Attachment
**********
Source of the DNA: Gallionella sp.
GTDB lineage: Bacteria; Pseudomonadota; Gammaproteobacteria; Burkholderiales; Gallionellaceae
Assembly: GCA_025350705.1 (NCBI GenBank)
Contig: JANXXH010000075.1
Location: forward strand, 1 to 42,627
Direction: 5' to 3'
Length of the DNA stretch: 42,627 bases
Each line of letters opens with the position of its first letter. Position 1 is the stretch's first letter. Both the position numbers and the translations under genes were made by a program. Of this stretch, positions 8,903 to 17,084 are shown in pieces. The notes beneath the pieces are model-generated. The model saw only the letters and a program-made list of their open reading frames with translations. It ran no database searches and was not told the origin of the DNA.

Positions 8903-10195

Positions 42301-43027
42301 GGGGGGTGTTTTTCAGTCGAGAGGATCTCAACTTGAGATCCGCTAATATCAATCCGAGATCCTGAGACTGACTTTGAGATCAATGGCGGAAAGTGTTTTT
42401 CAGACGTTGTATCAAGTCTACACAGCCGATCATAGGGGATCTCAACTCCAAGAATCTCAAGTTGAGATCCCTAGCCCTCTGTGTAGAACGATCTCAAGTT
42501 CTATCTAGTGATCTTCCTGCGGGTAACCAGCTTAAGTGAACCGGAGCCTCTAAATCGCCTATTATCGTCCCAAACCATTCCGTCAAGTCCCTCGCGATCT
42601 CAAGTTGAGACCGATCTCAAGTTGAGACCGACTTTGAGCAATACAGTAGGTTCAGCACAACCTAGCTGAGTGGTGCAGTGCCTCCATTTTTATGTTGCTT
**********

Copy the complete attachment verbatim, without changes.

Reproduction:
Source of the DNA: Gallionella sp.
GTDB lineage: Bacteria; Pseudomonadota; Gammaproteobacteria; Burkholderiales; Gallionellaceae
Assembly: GCA_025350705.1 (NCBI GenBank)
Contig: JANXXH010000075.1
Location: forward strand, 1 to 42,627
Direction: 5' to 3'
Length of the DNA stretch: 42,627 bases
Each line of letters opens with the position of its first letter. Position 1 is the stretch's first letter. Both the position numbers and the translations under genes were made by a program. Of this stretch, positions 8,903 to 17,084 are shown in pieces. The notes beneath the pieces are model-generated. The model saw only the letters and a program-made list of their open reading frames with translations. It ran no database searches and was not told the origin of the DNA.

Positions 8903-10195

Positions 42301-43027
42301 GGGGGGTGTTTTTCAGTCGAGAGGATCTCAACTTGAGATCCGCTAATATCAATCCGAGATCCTGAGACTGACTTTGAGATCAATGGCGGAAAGTGTTTTT
42401 CAGACGTTGTATCAAGTCTACACAGCCGATCATAGGGGATCTCAACTCCAAGAATCTCAAGTTGAGATCCCTAGCCCTCTGTGTAGAACGATCTCAAGTT
42501 CTATCTAGTGATCTTCCTGCGGGTAACCAGCTTAAGTGAACCGGAGCCTCTAAATCGCCTATTATCGTCCCAAACCATTCCGTCAAGTCCCTCGCGATCT
42601 CAAGTTGAGACCGATCTCAAGTTGAGACCGACTTTGAGCAATACAGTAGGTTCAGCACAACCTAGCTGAGTGGTGCAGTGCCTCCATTTTTATGTTGCTT